A hernia is a bulge caused by an internal part of the body, such as the large intestine, as it is pushed through a weakness in the muscle or tissue wall.
The signs and symptoms of hernia are:
The main symptom of a hernia is an ache or bulge in the abdomen or under the skin around a stoma. The bulge may not always be apparent, appearing when the person coughs, sneezes, or strains the abdominal muscles.
Smoking may increase a person's chances of having a hernia, and overweight individuals are more prone to hernias. Anything that increases the pressure inside the abdomen such as lifting heavy objects or straining muscles can also increase the risk. You can lower your risk of developing a hernia by:
- Maintaining a healthy weight for your height or losing weight if necessary
- Not smoking
- Eating a well-balanced diet
- Strengthening your abdominal muscles through regular, moderate exercise such as walking, yoga, or stretching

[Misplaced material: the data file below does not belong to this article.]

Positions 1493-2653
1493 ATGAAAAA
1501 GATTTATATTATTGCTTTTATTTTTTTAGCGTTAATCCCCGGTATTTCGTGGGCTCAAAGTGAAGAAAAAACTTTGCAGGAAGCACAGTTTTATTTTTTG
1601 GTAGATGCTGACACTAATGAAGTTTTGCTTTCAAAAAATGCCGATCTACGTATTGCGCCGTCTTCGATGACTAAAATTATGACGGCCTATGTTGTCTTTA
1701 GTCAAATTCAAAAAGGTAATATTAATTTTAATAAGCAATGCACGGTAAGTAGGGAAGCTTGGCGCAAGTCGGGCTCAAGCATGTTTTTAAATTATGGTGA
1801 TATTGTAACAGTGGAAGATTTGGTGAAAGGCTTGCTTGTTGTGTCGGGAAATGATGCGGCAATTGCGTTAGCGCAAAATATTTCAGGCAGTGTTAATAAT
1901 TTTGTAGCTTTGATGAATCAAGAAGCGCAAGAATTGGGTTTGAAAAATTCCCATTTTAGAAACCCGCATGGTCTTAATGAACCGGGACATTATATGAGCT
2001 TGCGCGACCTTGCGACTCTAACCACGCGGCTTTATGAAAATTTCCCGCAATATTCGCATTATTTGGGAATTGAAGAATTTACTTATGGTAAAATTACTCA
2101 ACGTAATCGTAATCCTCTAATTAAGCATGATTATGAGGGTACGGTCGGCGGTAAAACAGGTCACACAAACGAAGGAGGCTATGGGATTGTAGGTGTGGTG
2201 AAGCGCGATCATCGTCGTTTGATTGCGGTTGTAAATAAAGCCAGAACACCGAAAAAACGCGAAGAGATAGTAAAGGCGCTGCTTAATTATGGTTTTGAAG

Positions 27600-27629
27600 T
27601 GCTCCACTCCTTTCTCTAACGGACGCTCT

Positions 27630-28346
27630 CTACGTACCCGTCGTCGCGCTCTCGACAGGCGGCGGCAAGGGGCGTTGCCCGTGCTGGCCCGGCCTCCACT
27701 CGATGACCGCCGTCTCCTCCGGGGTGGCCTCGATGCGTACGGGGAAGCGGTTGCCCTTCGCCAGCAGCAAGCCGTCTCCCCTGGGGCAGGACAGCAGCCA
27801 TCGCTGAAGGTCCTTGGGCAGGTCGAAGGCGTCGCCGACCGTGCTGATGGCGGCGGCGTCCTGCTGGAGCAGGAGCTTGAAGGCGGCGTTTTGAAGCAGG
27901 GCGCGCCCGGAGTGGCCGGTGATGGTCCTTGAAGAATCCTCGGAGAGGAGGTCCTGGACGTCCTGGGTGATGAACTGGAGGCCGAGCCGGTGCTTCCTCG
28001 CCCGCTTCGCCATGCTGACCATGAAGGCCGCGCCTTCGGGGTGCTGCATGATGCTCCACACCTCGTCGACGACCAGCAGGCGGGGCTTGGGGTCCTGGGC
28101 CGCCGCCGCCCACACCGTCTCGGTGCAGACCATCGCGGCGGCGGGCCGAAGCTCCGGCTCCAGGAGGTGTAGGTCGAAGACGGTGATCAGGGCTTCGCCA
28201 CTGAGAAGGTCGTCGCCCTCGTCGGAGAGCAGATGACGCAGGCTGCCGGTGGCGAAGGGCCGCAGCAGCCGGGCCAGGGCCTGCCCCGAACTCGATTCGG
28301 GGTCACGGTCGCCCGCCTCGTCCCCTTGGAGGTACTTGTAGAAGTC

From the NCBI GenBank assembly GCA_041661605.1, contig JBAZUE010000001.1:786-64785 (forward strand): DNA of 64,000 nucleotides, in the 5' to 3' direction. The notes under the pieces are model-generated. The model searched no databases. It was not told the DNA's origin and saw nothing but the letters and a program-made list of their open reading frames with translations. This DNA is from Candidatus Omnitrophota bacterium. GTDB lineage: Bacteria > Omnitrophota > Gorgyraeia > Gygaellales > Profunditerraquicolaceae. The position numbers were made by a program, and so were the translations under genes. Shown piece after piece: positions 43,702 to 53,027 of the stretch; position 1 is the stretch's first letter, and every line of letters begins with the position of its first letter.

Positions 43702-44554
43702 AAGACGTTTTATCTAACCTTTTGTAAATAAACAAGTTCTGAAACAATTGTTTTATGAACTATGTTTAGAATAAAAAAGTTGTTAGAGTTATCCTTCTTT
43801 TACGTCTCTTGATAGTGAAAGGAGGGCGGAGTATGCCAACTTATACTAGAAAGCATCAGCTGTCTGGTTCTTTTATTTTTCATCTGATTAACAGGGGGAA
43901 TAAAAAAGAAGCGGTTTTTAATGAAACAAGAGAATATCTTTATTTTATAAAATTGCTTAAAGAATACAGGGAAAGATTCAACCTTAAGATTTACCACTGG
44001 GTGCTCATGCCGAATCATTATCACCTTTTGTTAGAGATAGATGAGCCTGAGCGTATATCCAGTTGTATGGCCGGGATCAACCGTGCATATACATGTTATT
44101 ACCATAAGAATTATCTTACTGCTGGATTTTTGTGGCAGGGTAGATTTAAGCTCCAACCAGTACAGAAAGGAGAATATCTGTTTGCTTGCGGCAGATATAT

- Avoiding constipation
- Leaning how to safely lift heavy objects so that the arm and leg muscles take the strain.
Hernias are often treated surgically to repair the tissue wall. Generally, the operation is performed through one or more incisions made in the abdomen. This is called minimally invasive or laparoscopic surgery.
There are specially designed garments for people with hernias; for these, the size and shape must be correct, so ask your doctor and specialists about this.
If a hernia is very small and does not cause problems for the person, it may not require treatment, although you may be advised to make certain lifestyle changes to help your condition.